June 2019 was the worst month since September 2018 for travel to and within the United States, according to a new report from the U.S. Travel Association. According to the organization’s latest Travel Trends Index (TTI), travel grew 2.4 percent year-over-year in June.
International inbound travel declined by 0.8 percent, according to the TTI, which brought the sector's six-month trend below zero for the first time since September 2015. This drop in international inbound travel follows the news that travel employment tumbled in July, U.S. Travel said, losing 2,500 jobs despite the relative strength of the overall job market.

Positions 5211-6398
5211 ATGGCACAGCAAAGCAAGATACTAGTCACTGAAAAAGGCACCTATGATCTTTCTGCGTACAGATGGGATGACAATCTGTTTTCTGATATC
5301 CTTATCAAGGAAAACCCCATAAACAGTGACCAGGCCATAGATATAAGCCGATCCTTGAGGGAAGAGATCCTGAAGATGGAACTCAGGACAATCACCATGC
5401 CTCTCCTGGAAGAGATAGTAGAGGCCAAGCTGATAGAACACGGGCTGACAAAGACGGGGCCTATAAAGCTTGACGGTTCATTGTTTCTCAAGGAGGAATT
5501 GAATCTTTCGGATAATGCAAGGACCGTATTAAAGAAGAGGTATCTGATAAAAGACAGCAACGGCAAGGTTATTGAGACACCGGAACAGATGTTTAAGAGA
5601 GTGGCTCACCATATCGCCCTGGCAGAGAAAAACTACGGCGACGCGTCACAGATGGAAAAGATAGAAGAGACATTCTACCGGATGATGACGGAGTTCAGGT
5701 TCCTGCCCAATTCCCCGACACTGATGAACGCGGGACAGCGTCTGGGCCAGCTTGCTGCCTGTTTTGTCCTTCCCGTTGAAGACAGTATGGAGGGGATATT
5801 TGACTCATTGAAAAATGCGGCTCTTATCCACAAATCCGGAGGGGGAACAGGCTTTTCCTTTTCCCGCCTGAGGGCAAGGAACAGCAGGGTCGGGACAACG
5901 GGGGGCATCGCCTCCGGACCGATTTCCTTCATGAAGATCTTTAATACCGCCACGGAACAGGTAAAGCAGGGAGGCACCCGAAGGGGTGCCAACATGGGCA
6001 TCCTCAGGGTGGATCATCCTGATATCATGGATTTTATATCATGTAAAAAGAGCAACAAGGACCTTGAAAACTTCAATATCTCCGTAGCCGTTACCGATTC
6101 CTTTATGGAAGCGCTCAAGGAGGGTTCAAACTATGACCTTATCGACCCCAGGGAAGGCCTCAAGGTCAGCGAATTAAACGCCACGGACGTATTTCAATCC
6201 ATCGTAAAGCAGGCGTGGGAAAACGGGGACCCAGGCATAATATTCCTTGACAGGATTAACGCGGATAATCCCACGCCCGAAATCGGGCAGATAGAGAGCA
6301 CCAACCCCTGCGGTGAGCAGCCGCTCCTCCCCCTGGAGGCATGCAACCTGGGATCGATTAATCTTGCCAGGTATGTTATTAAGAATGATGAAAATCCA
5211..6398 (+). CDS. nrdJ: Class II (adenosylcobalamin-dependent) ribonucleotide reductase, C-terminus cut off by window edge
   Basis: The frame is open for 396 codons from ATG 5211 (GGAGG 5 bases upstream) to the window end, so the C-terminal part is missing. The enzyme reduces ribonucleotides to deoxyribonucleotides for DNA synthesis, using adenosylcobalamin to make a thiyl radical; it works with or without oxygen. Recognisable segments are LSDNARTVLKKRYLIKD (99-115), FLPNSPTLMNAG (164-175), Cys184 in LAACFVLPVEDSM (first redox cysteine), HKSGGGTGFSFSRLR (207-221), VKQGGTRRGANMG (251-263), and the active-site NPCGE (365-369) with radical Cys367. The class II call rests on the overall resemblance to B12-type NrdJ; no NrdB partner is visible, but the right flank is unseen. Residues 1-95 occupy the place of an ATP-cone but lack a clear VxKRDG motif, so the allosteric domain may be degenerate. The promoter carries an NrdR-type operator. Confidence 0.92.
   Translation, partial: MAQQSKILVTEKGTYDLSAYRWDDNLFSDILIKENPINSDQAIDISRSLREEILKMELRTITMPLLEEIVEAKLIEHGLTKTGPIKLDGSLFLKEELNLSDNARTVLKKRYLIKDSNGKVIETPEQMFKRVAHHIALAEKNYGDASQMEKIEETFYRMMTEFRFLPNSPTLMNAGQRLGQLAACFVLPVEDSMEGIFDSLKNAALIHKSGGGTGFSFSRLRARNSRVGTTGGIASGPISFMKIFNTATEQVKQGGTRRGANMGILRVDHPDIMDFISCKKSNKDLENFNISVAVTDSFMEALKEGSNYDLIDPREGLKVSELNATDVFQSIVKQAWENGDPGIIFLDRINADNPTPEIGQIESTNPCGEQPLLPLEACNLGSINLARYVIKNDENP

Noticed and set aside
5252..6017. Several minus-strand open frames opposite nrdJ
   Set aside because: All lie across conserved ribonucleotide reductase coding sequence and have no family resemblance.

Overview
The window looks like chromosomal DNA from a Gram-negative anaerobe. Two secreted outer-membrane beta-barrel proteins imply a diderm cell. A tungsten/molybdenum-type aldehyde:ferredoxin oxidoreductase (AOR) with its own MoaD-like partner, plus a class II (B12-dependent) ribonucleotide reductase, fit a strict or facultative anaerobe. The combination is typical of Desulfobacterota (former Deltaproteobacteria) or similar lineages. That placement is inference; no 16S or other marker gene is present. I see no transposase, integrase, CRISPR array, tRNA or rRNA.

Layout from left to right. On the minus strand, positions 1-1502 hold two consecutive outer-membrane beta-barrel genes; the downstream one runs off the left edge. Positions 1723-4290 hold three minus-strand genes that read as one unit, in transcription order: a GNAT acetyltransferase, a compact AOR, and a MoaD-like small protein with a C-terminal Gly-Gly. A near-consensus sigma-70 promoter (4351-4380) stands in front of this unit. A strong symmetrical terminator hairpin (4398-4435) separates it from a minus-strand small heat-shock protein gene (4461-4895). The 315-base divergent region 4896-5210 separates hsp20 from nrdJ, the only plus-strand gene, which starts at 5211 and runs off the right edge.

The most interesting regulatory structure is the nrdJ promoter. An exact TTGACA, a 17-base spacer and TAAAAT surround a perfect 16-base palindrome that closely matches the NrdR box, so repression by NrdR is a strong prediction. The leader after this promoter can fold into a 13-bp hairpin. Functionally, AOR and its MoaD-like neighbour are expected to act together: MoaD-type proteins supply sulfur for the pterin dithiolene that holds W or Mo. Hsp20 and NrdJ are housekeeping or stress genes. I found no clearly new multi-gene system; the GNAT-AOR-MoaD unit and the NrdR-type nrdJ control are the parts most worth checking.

The Leading Travel Index (LTI), the predictive component of the TTI, projects international inbound travel growth will remain just below zero over the next six months, settling around -0.2 percent.
U.S. Travel said that the decline is consistent with its previous forecast, which projects America's share of the global long-haul travel market will fall from its current 11.7 percent to below 10.9 percent by 2022. The organization’s economists point to the continued strength of the U.S. dollar, prolonged and rising trade tensions, and stiff competition from rivals for tourism business as contributing factors to the decline.
Domestic business travel struggled as well, declining 0.2 percent after showing positive signs in May, U.S. Travel said. Cooling business investment and ongoing trade conflicts weighed on domestic business travel and will continue to do so through the rest of 2019. The only bright spot in the TTI was the strength of domestic leisure travel, which expanded 3.8 percent—on par with that segment's six-month trend.